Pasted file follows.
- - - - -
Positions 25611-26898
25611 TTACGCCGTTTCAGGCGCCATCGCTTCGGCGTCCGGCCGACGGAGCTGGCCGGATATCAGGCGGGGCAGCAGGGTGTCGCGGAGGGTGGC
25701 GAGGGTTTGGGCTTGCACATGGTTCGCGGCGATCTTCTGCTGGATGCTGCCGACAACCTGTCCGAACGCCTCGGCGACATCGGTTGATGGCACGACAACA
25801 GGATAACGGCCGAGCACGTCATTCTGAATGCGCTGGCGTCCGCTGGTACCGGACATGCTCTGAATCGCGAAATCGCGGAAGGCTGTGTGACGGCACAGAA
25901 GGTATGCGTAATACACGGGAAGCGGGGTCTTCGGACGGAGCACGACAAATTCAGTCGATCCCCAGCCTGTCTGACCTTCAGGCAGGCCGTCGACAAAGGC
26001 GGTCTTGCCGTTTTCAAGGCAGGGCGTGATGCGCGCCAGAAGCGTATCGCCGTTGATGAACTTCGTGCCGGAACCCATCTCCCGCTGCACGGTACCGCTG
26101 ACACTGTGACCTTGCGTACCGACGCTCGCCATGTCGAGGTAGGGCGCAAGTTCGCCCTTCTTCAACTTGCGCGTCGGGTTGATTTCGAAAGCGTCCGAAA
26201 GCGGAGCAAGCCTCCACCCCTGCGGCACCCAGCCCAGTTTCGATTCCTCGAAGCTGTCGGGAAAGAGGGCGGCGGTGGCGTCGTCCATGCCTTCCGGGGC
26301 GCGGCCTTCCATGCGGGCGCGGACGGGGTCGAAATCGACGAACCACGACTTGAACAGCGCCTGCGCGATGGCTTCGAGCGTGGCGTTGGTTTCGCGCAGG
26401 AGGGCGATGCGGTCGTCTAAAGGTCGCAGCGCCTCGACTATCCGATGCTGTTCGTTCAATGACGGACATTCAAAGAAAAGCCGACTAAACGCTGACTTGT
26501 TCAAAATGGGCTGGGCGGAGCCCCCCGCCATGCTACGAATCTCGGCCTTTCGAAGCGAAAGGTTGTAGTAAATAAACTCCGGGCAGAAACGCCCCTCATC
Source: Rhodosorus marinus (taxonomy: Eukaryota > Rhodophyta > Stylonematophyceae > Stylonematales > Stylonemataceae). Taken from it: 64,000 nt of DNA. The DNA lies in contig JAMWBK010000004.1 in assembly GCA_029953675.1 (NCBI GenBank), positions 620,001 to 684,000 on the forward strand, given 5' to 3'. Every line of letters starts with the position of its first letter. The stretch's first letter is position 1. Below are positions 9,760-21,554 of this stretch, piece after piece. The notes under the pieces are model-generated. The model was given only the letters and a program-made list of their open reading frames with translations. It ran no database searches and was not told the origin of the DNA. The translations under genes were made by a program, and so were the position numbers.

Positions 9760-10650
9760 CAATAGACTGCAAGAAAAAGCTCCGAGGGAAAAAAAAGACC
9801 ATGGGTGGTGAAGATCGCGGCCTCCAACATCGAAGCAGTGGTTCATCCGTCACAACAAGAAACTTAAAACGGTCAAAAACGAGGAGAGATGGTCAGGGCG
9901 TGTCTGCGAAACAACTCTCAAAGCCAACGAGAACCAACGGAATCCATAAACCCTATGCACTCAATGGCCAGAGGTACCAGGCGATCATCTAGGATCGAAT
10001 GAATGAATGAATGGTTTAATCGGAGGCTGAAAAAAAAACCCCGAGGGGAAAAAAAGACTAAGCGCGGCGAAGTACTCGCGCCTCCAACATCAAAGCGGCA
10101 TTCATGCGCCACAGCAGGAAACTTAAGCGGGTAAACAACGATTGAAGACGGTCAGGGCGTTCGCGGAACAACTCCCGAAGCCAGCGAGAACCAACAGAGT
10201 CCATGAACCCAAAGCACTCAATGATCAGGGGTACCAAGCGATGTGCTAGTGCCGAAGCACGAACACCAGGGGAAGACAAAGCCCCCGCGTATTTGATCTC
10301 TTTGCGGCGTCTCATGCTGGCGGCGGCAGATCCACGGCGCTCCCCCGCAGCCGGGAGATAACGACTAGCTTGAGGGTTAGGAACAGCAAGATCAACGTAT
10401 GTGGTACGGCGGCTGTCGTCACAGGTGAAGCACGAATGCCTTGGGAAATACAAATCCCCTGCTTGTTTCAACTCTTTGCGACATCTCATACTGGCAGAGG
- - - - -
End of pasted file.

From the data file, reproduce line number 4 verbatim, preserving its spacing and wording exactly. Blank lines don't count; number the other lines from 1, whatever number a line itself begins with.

25801 GGATAACGGCCGAGCACGTCATTCTGAATGCGCTGGCGTCCGCTGGTACCGGACATGCTCTGAATCGCGAAATCGCGGAAGGCTGTGTGACGGCACAGAA